2. We may make changes to mathboxes to maintain the overall quality of set.mm. Normally we will let you know if a change might impact what you are working on.

    3. If you use theorems from another user's mathbox, we don't provide assurance that they are based on correct or consistent $a statements. (If you find such a problem, please let us know so it can be corrected.) (Contributed by NM, 20-Feb-2007.) (New usage is discouraged.)

     |-  ph   =>    |-  ph
     
    6.2  Mathbox for BJ
     
    6.2.1  Propositional calculus
     
    Theoremnnexmid 11017 Double negation of excluded middle. Intuitionistic logic refutes the negation of excluded middle (but, of course, does not prove excluded middle) for any formula. (Contributed by BJ, 9-Oct-2019.)
     |-  -.  -.  ( ph  \/  -.  ph )
     
    Theoremnndc 11018 Double negation of decidability of a formula. Intuitionistic logic refutes undecidability (but, of course, does not prove decidability) of any formula. (Contributed by BJ, 9-Oct-2019.)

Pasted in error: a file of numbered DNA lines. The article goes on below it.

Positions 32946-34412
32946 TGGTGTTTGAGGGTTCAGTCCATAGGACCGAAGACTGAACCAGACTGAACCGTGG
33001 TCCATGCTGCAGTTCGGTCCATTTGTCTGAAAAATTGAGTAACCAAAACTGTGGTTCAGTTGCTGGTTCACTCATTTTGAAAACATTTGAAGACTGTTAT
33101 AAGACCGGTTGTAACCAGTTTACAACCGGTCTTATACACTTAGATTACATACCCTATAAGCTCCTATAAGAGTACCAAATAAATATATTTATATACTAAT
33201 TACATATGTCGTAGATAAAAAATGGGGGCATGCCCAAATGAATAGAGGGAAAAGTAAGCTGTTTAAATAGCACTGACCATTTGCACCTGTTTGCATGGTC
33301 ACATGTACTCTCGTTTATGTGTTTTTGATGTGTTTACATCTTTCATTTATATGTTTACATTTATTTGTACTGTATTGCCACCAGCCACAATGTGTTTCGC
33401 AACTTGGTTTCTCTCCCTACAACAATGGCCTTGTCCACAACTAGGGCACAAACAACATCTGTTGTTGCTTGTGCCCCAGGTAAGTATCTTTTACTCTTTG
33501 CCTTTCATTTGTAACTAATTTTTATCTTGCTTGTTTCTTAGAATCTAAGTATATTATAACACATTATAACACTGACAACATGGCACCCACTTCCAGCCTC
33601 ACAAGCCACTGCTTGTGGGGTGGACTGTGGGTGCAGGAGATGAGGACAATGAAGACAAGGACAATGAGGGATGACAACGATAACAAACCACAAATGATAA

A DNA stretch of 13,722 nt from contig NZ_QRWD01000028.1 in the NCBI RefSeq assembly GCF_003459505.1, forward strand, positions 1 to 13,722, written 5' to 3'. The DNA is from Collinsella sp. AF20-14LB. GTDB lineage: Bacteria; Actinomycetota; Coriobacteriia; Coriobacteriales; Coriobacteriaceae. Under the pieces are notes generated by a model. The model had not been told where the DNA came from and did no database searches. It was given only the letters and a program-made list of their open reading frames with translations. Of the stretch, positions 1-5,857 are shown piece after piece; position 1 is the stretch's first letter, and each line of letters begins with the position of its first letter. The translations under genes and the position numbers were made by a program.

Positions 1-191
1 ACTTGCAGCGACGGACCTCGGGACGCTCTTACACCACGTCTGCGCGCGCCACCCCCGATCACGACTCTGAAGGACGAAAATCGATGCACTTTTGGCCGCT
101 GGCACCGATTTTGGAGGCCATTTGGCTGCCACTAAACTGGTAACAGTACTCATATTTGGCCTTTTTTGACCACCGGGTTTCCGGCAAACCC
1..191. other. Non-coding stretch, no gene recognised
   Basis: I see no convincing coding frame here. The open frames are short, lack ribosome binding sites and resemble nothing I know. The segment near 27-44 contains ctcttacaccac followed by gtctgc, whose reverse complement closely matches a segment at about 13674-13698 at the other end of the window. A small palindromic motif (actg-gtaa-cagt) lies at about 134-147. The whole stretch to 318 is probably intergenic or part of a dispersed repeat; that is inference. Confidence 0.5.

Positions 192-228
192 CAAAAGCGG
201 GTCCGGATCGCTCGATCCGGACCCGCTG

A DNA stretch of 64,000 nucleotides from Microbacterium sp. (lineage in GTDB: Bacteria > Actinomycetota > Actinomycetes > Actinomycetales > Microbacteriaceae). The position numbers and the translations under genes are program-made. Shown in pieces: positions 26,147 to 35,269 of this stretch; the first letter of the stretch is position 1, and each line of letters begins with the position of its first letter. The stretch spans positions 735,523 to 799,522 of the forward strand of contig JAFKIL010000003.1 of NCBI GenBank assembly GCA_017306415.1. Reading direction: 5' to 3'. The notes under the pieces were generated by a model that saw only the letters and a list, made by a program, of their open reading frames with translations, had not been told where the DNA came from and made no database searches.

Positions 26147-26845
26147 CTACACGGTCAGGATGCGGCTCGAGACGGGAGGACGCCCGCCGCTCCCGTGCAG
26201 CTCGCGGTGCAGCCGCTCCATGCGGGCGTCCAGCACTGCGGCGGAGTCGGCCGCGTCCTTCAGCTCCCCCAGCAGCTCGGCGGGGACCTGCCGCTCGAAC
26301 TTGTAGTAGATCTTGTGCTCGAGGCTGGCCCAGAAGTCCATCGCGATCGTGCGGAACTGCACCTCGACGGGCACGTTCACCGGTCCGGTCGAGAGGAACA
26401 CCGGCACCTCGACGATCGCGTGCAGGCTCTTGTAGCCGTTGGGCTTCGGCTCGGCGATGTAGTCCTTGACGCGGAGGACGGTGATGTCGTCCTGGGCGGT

|-  -.  -. DECID  ph
     
    Theoremdcdc 11019 Decidability of a proposition is decidable if and only if that proposition is decidable. DECID is idempotent. (Contributed by BJ, 9-Oct-2019.)
     |-  (DECID DECID  ph  <-> DECID  ph )
     
    6.2.2  Predicate calculus
     
    Theorembj-ex 11020* Existential generalization. (Contributed by BJ, 8-Dec-2019.) Proof modification is discouraged because there are shorter proofs, but using less basic results (like exlimiv 1532 and 19.9ht 1575 or 19.23ht 1429). (Proof modification is discouraged.)
     |-  ( E. x ph  ->  ph )
     
    Theorembj-hbalt 11021 Closed form of hbal 1409 (copied from set.mm). (Contributed by BJ, 2-May-2019.)
     |-  ( A. y ( ph  ->  A. x ph )  ->  ( A. y ph  ->  A. x A. y ph ) )